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Description

Rare birdseye view of Pueblo, Colorado, published in 1874.

The view is drawn from the north-east, looking south-west and includes a key to mountains, public buildings and manufactories.

The view shows the town on the Arkansas River, with the Arkansas Valley Division of the Denver & Riro Grande Railroad in the distance and wrapping around on the left side into the foreground. A number of streets are named, with many buildings shown and a more organized grid pattern townsite in the distance, along with a Reservoir and Irrigation Ditch.

Features a vignette of the Courthouse at lower left, Chilcott Residence at lower right. Outstanding depiction of the buildings in the city, many identified by number, along with trees, ditches, railroad routes, and other important geographic features.

OCLC locates only 3 known examples (Colorado Historical Society, Colorado Special Library and Denver Public Library).

Condition Description
Trimmed to neatline, with margins added.
Eli Sheldon Glover Biography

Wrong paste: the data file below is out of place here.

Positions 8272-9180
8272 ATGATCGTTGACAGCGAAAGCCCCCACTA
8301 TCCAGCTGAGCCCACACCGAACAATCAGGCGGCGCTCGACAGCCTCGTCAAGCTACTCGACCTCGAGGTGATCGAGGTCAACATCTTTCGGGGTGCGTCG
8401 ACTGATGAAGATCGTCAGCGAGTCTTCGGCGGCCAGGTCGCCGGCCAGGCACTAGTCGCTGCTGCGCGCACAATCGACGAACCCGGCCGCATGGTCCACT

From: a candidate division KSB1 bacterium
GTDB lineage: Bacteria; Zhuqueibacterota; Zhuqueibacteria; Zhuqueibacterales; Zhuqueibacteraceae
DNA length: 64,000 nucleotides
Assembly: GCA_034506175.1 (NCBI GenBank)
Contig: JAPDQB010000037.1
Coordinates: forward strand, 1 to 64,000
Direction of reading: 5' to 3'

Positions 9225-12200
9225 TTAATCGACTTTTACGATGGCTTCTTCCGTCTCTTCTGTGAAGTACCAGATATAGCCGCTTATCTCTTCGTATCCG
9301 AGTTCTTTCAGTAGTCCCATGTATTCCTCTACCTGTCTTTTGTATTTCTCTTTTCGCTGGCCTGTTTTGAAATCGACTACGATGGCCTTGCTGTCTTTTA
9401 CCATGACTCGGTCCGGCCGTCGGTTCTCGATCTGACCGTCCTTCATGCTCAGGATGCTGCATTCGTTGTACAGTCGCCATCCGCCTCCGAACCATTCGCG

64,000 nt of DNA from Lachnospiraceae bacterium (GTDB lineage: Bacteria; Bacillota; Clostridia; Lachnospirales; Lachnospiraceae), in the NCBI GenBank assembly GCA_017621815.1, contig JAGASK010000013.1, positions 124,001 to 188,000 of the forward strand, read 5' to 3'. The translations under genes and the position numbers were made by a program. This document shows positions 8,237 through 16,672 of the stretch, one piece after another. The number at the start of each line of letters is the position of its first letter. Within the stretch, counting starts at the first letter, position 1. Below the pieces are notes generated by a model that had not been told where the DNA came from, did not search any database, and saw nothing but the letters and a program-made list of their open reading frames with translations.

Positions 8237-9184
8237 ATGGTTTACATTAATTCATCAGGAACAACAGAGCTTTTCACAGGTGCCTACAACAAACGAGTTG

Eli Sheldon Glover (1844-1920) was one of the great viewmakers of the golden age of American bird's eye views. He began his career working for Albert Ruger in Ypsilanti, Michigan in 1866. He was primarily a sales agent for Ruger but probably also helped him in the actual production of city views. Two years later Glover went to Chicago to become a printer and publisher under his own name, but his Merchants Lithographing Company was shortlived; it was destroyed by the 1871 Chicago Fire after only three years of operation. The Great Fire caused Glover to look farther afield, and he began making views in Ontario and Kansas. Slowly he made his way west, producing Colorado views in 1873-'74. In 1874, while based in Salt Lake City he traveled the Rocky Mountains and produced views in Montana, Utah, and Wyoming. In 1876 and '77, the Glovers lived in Los Angeles and Eli produced a total of 16 views of California cities. In the last period of his active career, he focused on views in Oregon, Washington, and British Columbia. His second to last view was in Alabama, and his final view, in 1912 after a long hiatus, was Port Arthur, Texas.